Can Compaq bounce back and reclaim its number one spot in the US PC market from Dell?
The company might not care, according to one top exec.
"We aren't after share for the sake of share," said Mike Winkler, the senior vice president of PC Products at Compaq, in a recent interview with ZDNN. The message? Profits matter, and Compaq is more than a just a PC maker.
Not that Winkler doesn't think Compaq should keep growing sales. "You either grow or you die," he said. But he noted that Compaq "continues to outgrow the market quarter to quarter", and insisted that despite Michael Dell's rhetoric, Dell's phenomenal sales growth isn't coming by stealing Compaq customers. "We can't find the accounts" they're winning, Winkler said.
Analysts think Winkler is adjusting corporate strategy on the fly. "He's putting the best face he can on the situation, which is really difficult," said Roger Kay, an analyst at IDC. Kay thinks Compaq's number one spot in the US is doomed, and growth trends worldwide also don't look good. The silver lining for Compaq, though, is that as Dell Computer gets larger, its percentage growth rate will slow and Compaq's superior international distribution network could help it stay number one worldwide. "If Compaq gets its act together... then they could actually stay ahead of Dell for quite a few more quarters, maybe even for years," Kay said.
To get its act together, analysts say Compaq must address its distribution issues, such as inventory and price protection for its dealers. It also must articulate a clear strategy for sales on the Internet. "They've gotta pull together some kind of strategy," said Kimball Brown, an analyst at Dataquest. That involves logistics, but Brown thinks Compaq will be hard-pressed to match Dell's typical stock of five to six days' worth of inventory. So it must look to lowering its costs, by leveraging the Web. "Compaq's got to have an e-commerce strategy," he says. Brown says Compaq probably won't be as efficient as Dell, but it might not have to be. He also thinks that Compaq must stop guaranteeing prices on the PCs it sells to resellers.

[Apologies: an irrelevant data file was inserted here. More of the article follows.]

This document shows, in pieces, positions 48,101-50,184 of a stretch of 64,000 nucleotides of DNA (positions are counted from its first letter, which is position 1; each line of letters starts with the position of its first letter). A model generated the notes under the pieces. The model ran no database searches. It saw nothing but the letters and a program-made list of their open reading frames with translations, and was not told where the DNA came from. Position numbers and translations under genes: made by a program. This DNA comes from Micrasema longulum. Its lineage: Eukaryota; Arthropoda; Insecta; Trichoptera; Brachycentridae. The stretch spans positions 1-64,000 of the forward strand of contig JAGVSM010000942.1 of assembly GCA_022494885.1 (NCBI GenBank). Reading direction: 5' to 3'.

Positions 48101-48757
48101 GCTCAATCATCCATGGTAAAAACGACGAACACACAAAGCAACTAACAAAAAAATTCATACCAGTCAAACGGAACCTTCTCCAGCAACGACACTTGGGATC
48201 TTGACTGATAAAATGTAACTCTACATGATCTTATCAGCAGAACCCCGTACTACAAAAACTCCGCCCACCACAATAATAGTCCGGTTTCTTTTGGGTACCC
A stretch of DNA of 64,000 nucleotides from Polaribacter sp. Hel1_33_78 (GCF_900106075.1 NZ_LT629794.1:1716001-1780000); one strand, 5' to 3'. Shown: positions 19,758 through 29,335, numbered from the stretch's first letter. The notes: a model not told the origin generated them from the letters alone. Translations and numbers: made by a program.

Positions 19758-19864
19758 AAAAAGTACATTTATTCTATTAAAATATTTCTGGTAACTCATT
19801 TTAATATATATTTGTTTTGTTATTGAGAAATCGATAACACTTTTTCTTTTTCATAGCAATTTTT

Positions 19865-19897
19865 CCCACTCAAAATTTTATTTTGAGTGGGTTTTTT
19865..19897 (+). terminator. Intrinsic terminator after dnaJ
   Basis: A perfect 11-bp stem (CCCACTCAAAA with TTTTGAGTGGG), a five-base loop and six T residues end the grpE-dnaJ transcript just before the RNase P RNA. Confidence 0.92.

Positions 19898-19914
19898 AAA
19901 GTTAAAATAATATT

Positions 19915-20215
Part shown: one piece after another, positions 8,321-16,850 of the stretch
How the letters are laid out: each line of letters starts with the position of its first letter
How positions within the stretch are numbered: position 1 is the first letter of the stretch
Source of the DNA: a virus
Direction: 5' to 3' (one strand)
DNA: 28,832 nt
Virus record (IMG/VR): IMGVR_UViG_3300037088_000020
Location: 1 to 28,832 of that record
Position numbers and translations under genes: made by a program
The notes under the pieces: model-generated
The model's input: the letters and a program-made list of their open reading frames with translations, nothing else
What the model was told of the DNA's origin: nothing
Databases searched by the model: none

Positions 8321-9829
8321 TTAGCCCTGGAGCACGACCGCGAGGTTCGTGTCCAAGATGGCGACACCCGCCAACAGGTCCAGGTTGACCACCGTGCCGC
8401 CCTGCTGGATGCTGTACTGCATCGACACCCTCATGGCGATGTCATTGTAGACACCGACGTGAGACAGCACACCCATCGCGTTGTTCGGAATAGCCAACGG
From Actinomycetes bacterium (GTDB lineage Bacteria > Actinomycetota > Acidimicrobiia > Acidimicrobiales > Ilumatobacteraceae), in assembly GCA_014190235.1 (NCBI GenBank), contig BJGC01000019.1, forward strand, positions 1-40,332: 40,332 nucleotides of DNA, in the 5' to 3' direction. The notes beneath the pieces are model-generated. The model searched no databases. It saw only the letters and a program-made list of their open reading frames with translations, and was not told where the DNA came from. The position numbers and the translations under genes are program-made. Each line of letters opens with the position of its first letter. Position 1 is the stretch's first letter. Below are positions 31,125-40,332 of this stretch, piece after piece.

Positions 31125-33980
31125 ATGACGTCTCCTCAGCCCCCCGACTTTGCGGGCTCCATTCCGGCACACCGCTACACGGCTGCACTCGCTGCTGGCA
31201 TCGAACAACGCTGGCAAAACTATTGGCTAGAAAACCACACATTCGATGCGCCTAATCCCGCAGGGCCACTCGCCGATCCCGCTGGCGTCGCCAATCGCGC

"Dell sells through resellers, but either the reseller or end user takes title to it before they see it. It's off Dell's books." Brown thinks Compaq must do the same with its resellers.
Winkler said Compaq's inventory is down to four weeks, and that the company aims to get it to two weeks. He also said that 25 percent of Compaq's commercial desktops are already custom-configured for customers.
A Compaq spokesman said Compaq's recent Distributor Alliance program means it pays lower price protection guarantees and has improved efficiencies. Winkler also said that some 15 percent of Compaq's business is direct. While that share may grow, Compaq thinks that 50 to 60 percent of its business will still come from resellers in the future, and that Dell's distribution model will morph to resemble Compaq's. "In three to four years, we'll all look the same," Winkler said.
Analysts agree. After all, Dell already sells through resellers, and Gateway has approximately 150 retail stores in the US. Meanwhile, IBM and Hewlett-Packard are looking at ways to shift their distribution as well.
"I think that's going to happen sooner than two or three years," said Tim Bajarin, president of research firm Creative Strategies. Bajarin thinks that within 18 months, PC buyers will hear PC makers say: "We'll let you create any product you want and we'll sell it to you any way you want it."
Bajarin thinks Compaq will do what it takes to stay number one. "Compaq is not going to give up its number one position without a huge fight," he predicted.
Dan Farber contributed to this story.